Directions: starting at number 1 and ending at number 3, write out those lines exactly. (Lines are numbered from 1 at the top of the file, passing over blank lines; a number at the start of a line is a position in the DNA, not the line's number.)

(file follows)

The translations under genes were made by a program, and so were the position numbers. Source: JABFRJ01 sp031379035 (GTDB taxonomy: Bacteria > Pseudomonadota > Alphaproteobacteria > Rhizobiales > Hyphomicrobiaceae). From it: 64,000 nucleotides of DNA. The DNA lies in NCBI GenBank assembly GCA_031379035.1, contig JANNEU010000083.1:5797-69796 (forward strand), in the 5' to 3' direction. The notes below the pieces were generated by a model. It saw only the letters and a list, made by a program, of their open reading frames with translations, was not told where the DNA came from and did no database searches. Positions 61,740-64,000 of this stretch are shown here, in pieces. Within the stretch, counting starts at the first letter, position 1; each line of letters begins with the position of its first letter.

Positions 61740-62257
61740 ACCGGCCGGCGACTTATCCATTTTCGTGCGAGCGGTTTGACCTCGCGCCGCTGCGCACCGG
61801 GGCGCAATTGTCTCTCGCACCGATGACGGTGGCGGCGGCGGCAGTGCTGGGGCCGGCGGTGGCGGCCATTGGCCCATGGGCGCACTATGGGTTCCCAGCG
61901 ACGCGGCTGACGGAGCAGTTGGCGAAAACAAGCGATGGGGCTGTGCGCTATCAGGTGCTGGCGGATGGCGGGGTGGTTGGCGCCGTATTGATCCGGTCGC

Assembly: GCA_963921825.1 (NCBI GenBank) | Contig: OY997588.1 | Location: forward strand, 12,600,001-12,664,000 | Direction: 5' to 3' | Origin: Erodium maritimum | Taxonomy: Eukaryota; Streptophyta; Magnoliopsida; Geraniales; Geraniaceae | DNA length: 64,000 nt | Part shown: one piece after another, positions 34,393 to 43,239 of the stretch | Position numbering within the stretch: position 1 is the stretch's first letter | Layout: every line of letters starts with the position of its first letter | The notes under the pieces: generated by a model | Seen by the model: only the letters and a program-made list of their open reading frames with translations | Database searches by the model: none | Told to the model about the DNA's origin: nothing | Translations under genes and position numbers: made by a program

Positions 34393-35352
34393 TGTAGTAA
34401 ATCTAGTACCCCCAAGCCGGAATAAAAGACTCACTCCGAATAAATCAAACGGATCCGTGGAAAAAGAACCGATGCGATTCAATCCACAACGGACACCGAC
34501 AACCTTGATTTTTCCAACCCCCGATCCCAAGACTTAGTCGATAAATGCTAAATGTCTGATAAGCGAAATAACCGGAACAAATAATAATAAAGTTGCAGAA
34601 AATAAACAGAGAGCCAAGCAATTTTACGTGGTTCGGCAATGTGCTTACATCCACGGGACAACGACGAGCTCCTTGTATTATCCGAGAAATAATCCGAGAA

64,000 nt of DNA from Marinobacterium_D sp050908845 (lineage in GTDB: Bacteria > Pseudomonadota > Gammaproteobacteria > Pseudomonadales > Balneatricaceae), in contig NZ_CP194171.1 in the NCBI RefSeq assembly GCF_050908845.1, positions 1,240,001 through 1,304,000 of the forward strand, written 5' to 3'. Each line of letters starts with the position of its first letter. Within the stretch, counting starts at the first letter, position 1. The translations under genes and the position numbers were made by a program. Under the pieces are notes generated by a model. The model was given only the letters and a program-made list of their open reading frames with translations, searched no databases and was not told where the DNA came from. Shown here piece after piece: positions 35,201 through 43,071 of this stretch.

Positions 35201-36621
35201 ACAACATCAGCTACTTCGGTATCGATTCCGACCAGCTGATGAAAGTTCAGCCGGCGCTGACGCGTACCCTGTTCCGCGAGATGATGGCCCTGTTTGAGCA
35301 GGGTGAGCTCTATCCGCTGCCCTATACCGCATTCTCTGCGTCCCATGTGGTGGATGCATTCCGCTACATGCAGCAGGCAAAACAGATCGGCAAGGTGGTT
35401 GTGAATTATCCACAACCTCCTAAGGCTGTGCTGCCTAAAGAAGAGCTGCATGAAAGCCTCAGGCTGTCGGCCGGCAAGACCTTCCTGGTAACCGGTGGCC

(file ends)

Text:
The translations under genes were made by a program, and so were the position numbers. Source: JABFRJ01 sp031379035 (GTDB taxonomy: Bacteria > Pseudomonadota > Alphaproteobacteria > Rhizobiales > Hyphomicrobiaceae). From it: 64,000 nucleotides of DNA. The DNA lies in NCBI GenBank assembly GCA_031379035.1, contig JANNEU010000083.1:5797-69796 (forward strand), in the 5' to 3' direction. The notes below the pieces were generated by a model. It saw only the letters and a list, made by a program, of their open reading frames with translations, was not told where the DNA came from and did no database searches. Positions 61,740-64,000 of this stretch are shown here, in pieces. Within the stretch, counting starts at the first letter, position 1; each line of letters begins with the position of its first letter.

Positions 61740-62257
61740 ACCGGCCGGCGACTTATCCATTTTCGTGCGAGCGGTTTGACCTCGCGCCGCTGCGCACCGG